Prevent Kidney Disease
Learn more to reduce your risk of kidney disease and take the pledge to #preventkidneydisease.
Scott De Ment (left) and Dwight Erickson (right) hiking at Hawk Mountain in Pennsylvania
On April 11, Scott De Ment, 50, celebrated his first "transplantiversary." Remarkably, before he ended up on the surgical table, his path to a successful transplant began at the buffet table during his high school reunion. In between, social networking played a key role with the help of a Facebook-savvy friend. An acquaintance's brief encounter has not only led to a kidney transplant anniversary, but to renewed friendships and memories that will last a lifetime.
In his thirties, Scott was diagnosed with polycystic kidney disease, a condition that runs in his family. Polycystic kidney disease causes numerous cysts to grow in the kidneys. These cysts fill with fluid and if they become too big or multiple cysts grow, the kidneys can become damaged and ultimately fail. Together with his healthcare team, Scott was able to manage the disease for a number of years. By his 30th high school reunion however, it became clear that the cysts had taken over Scott's kidneys and he would need to begin dialysis treatment or receive a kidney transplant.
While standing in line for the reunion dinner buffet, Scott struck up a conversation with an old classmate named Dwight Erickson. Even though they weren't close friends in high school, they reminisced about their high school years and shared stories about their lives. During the course of their conversation, Scott's need for a kidney transplant came up. Dwight, a religious man, told Scott that he would pray for him. Scott appreciated his kind words and spent the rest of the night catching up with old friends, including a classmate named Regina Bellina. After learning about Scott's plight, Regina suggested using their high school alumni Facebook page to help him find a potential kidney donor. He was initially apprehensive about the idea, but ultimately realized that he had nothing to lose and only a kidney to gain.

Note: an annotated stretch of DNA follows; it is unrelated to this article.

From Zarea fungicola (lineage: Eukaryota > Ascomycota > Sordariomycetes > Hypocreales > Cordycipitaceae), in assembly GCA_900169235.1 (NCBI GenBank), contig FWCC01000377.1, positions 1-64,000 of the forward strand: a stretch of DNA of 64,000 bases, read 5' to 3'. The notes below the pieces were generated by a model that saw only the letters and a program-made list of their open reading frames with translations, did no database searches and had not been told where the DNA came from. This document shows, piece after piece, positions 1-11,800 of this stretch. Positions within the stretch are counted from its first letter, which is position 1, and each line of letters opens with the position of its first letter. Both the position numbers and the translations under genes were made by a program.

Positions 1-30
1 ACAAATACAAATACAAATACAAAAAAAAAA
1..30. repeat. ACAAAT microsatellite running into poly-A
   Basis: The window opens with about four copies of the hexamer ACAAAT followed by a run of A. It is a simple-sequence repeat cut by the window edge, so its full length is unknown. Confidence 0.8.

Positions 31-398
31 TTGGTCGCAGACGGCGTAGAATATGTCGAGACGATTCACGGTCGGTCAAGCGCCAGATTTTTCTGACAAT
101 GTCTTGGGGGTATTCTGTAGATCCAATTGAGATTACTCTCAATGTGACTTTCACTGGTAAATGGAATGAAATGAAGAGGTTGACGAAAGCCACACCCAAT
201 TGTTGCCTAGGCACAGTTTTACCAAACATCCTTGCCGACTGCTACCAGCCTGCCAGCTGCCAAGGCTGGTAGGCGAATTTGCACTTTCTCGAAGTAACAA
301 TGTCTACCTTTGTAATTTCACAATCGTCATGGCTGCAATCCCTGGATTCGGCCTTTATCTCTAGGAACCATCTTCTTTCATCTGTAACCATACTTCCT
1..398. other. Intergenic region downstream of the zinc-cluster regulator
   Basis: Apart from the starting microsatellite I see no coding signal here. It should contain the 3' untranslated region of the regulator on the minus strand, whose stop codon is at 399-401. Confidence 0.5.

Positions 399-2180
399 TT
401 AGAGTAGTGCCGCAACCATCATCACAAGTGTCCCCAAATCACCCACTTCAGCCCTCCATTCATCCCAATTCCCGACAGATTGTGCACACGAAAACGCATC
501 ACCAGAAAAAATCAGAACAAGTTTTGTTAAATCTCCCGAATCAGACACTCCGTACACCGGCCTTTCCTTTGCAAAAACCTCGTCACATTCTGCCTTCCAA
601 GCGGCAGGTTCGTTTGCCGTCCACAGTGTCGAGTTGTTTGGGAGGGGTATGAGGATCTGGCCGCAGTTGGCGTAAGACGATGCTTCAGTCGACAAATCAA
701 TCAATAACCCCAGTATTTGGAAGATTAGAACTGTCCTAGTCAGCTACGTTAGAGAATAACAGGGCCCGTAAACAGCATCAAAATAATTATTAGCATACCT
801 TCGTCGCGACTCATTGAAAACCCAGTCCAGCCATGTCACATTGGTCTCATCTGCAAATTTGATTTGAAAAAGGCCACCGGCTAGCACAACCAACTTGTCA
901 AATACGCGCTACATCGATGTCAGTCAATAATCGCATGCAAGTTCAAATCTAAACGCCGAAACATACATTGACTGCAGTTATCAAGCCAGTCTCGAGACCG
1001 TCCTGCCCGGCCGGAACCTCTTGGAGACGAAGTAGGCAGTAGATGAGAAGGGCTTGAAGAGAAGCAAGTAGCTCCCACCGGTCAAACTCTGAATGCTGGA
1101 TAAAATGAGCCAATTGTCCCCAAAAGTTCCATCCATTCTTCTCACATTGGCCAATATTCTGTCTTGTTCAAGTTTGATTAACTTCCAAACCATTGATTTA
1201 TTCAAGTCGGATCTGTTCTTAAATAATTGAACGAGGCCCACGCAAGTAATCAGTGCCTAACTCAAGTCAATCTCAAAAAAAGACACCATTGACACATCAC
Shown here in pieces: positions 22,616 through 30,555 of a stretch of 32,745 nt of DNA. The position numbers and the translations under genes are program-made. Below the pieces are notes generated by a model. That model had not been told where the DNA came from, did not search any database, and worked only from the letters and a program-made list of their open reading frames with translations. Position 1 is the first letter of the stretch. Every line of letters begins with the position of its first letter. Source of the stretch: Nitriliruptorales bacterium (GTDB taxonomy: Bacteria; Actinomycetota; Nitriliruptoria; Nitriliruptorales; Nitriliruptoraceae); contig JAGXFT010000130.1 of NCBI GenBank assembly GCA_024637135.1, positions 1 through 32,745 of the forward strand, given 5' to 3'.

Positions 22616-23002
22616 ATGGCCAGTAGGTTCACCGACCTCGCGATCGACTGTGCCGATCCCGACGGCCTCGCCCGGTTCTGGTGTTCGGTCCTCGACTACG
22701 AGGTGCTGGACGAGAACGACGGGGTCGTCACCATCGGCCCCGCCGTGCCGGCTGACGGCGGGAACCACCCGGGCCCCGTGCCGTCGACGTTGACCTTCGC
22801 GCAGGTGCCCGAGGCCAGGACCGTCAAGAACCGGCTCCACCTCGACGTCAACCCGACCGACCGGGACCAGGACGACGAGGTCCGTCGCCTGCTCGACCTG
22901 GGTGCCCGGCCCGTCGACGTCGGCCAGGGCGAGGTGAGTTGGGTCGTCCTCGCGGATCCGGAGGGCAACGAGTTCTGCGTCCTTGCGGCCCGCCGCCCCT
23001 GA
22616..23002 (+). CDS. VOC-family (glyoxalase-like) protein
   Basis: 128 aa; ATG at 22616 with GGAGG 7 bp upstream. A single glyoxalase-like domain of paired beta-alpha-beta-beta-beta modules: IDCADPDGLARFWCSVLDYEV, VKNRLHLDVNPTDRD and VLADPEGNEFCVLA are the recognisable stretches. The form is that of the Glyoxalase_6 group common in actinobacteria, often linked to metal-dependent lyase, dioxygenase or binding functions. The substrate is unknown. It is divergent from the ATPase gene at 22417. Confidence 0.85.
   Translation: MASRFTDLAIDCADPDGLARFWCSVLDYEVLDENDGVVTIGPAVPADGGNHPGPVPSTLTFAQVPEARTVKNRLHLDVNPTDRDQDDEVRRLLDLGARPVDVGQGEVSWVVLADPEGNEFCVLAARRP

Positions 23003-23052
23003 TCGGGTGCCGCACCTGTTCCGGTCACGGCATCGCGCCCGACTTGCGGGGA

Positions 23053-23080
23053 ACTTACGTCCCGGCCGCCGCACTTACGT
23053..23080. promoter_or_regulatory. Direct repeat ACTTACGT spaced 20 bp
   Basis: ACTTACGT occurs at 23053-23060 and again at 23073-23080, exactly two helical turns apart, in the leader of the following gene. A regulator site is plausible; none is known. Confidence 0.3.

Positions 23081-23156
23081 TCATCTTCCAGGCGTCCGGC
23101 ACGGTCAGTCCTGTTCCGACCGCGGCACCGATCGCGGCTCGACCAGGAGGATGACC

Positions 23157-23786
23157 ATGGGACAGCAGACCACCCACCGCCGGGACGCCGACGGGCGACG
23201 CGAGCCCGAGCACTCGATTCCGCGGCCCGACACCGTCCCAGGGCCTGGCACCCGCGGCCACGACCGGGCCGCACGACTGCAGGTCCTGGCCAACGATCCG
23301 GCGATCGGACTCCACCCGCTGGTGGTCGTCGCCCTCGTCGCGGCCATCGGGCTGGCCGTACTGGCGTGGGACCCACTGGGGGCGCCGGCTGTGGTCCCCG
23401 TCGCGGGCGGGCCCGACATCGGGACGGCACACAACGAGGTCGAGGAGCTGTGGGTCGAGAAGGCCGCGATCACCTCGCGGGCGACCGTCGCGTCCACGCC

Two months later, on December 7, 2011, Scott and his family received a life-changing phone call. It was Scott's doctors who stated that they had a kidney match. Unbeknownst to them, someone had come forward to be tested as a living donor. The doctors shared that the donor wanted to personally tell Scott the good news and would be calling him later that evening. As they waited anxiously for the phone to ring, the De Ments felt both curious and overjoyed.
Sure enough, Dwight saw the Facebook post and remembered the conversation he had with Scott at the reunion. He couldn't shake the feeling that he needed to do something more than just pray, so he volunteered his spare kidney. Fortunately for Scott, he was a match.
Barbara, Scott's wife, still gets emotional talking about the kidney transplant and their donor miracle. Barbara says, "It was really scary to think about my husband's fate while watching his kidney function decline. Dwight is not only an incredible person, but he's our organ donor hero."
In honor of National Donate Life Month this April, Barbara and Scott's teenage son, Ryan, reached out to the National Kidney Foundation to share his family's story. He wanted to recognize Dwight and highlight that sometimes miracles happen when you least expect them to, encouraging all those waiting for a kidney transplant not to lose hope.